Cisco Talos researchers have uncovered a new Coronavirus-themed campaign employing a previously-undiscovered RAT tracked as PoetRAT.
The attacks targeted the Azerbaijan government and utility companies, the malicious code was designed to infect supervisory control and data acquisition (SCADA) systems, broadly used in the energy and manufacturing industries.
“Cisco Talos has discovered a new malware campaign based on a previously unknown family we’re calling “PoetRAT.” At this time, we do not believe this attack is associated with an already known threat actor.” reads the analysis published by Cisco Talos. “Our research shows the malware was distributed using URLs that mimic some Azerbaijan government domains, thus we believe the adversaries in this case want to target citizens of the country Azerbaijan, including private companies in the SCADA sector like wind turbine systems.”
Experts believe the attack was carried out by an already known threat actor.
The malware infected ICS and SCADA systems used to control the wind turbines within the renewable energy sector.
Attackers launched phishing attacks using weaponized Microsoft Word documents, experts identified three separate phishing attacks that used COVID19 as a lure.
The messages used a document named “C19.docx,” they claim to be from departments from the Azerbaijan government and India’s Ministry of Defense.
The name PoetRAT comes from various references to the English poet William Shakespeare, the malware implements RAT standard features and uses FTP for data
Upon enabling the macros a dropper downloads and executes the PoetRAT.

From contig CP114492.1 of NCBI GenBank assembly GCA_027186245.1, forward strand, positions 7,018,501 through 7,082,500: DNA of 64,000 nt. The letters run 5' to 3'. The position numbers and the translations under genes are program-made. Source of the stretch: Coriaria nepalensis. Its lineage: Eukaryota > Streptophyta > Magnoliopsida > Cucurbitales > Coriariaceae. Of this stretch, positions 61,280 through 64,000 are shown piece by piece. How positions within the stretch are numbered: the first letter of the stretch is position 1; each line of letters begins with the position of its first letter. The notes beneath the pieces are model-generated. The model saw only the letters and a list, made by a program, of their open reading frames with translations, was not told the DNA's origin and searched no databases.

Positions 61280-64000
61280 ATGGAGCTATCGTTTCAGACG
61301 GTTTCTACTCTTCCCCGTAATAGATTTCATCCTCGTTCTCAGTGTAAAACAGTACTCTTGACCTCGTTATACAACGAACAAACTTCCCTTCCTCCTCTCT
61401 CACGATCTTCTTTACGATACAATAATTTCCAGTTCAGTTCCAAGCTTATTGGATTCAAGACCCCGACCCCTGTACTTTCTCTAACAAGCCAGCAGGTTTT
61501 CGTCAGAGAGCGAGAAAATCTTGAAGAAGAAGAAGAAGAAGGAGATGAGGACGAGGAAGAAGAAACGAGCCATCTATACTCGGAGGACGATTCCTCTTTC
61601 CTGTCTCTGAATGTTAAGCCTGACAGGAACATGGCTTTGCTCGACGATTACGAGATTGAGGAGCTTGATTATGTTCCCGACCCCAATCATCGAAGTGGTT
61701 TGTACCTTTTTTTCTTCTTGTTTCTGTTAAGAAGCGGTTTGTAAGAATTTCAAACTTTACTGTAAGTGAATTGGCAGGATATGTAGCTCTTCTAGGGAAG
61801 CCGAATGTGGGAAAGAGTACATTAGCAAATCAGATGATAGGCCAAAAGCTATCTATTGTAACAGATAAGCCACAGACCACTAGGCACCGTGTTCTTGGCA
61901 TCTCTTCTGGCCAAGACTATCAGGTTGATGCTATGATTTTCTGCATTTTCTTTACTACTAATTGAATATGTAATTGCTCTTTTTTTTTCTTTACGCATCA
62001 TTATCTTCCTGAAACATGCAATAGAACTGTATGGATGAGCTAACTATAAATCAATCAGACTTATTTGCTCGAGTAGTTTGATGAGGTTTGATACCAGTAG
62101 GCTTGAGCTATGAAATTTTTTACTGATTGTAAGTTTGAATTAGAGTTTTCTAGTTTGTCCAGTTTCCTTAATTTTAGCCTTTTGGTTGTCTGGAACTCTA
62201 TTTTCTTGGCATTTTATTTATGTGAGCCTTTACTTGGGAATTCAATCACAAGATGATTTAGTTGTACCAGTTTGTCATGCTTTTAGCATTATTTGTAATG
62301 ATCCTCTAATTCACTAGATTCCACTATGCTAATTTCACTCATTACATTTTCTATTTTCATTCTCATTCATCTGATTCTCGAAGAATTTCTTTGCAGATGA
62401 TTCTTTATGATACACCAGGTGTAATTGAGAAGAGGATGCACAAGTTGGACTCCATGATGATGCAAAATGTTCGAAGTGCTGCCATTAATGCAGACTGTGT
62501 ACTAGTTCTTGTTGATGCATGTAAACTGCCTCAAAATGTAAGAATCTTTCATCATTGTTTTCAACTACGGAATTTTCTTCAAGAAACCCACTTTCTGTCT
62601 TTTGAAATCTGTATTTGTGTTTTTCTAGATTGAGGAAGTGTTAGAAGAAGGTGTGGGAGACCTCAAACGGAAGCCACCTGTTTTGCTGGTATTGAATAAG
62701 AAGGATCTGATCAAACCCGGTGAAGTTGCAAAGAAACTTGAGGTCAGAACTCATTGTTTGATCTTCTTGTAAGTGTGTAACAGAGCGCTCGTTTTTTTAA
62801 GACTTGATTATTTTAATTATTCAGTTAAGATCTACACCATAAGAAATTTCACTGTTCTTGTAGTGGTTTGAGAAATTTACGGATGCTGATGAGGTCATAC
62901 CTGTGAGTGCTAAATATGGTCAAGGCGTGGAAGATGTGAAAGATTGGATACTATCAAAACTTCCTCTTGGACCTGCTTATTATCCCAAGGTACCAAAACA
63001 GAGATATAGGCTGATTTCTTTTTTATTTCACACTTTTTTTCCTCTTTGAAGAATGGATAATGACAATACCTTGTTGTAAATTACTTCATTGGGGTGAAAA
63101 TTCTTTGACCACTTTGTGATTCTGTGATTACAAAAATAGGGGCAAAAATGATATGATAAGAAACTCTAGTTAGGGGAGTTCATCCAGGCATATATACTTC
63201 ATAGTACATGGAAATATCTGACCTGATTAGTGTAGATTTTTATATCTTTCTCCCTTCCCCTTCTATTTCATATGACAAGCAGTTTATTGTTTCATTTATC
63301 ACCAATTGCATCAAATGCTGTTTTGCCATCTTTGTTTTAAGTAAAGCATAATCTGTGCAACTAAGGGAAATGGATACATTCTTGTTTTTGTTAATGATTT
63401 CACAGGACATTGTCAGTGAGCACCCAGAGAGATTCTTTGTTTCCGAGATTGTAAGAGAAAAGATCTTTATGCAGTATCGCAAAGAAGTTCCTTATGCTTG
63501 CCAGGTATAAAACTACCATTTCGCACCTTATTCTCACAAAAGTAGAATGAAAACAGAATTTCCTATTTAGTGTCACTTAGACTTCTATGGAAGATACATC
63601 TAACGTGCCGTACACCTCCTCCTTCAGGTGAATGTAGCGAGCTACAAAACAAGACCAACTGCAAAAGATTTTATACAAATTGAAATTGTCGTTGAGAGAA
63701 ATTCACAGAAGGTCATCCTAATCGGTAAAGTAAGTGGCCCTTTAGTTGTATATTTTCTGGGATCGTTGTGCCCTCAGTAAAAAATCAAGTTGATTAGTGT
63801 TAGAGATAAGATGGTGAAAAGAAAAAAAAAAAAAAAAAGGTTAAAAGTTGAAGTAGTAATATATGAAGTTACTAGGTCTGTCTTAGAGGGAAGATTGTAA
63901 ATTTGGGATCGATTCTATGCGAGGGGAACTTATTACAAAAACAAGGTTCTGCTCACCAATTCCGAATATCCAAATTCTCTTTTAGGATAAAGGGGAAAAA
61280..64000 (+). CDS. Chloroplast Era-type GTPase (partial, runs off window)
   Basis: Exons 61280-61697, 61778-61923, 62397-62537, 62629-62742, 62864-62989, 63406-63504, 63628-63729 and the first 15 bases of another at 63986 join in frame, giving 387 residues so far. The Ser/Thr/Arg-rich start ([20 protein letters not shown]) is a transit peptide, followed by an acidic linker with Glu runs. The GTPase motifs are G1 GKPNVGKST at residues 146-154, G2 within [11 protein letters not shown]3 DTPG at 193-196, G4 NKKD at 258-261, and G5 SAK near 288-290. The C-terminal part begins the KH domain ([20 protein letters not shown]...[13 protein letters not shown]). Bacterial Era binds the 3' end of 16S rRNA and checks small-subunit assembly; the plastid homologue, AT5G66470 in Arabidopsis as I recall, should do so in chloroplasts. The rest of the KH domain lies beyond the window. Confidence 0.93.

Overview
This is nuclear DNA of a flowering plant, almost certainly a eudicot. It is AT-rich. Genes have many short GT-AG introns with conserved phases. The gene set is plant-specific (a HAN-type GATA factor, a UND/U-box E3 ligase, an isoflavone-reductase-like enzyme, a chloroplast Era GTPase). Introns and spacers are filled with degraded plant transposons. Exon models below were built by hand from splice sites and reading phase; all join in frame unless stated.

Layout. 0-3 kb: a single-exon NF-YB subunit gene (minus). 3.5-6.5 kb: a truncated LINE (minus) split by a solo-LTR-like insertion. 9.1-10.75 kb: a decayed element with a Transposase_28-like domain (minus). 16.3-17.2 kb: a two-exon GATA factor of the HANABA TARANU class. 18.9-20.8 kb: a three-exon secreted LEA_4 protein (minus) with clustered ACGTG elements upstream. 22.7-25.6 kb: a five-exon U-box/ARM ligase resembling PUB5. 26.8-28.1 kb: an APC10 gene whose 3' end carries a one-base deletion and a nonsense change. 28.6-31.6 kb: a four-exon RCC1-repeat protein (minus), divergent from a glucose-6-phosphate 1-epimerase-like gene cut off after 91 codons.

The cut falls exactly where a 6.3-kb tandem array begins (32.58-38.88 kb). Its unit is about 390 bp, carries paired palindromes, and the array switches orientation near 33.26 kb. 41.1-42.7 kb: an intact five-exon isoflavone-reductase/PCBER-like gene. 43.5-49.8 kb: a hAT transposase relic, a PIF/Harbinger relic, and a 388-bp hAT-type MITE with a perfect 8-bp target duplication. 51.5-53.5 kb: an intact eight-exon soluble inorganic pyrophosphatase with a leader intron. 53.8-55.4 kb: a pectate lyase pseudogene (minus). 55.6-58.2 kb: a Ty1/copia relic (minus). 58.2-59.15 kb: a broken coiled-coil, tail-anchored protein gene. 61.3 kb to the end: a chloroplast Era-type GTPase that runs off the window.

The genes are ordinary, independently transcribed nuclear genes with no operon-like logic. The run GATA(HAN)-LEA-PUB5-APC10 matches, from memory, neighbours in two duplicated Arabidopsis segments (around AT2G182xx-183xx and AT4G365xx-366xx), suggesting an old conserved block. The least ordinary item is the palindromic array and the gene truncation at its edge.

“This was a previously undiscovered RAT. It uses two components to avoid detection by a single component. The dropper uses an old trick in a new way: It appends the RAT to a Word document. Upon opening the document, a macro is executed that will extract the malware and execute it. The operation seems to be manual, but it’s streamlined to deploy additional tools as needed and to avoid unnecessary steps.” continues the analysis.
The malicious code is not directly loaded as an executable, it is written to disk as an archive named “smile.zip” that is appended at the end of the word document.
The .zip archive contains a Python script and interpreter, the Word macros checks for a sandbox environment. The macros checks weather the hard drives are smaller than 62GB, which could be an indication of being in the presence of a sandbox. If a sandbox is detected, the malware is overwritten and deleted.
The Python Trojan is composed of two main scripts, “frown.py” which is used to communicate with the C2 and “smile.py,” which executes a range of other commands (i.e. directory listing, exfiltrating PC information, taking screenshots, copying, moving, and archiving content, uploading stolen files, and killing, clearing, or terminating processes).
Experts noticed the use of a .NET malware module named dog.exe, that monitors hard drive paths and automatically exfiltrates data via either an email account or FTP.
The PoetRAT gains persistence creating registry keys, the malware makes several modifications to the registry entries in order to skip sandbox evasion checks.
Talos experts also found a phishing website hosted on the same infrastructure that mimics the webmail of the Azerbaijan Government webmail infrastructure.
“The actor monitored specific directories, signaling they wanted to exfiltrate certain information on the victims,” Talos says. “Based on our research, the adversaries may have wanted to obtain important credentials from officials in Azerbaijan’s government. The attacker wanted not only specific information obtained from the victims but also a full cache of information relating to their victim.”
Talos’s report also includes the Indicators of Compromise of the campaign.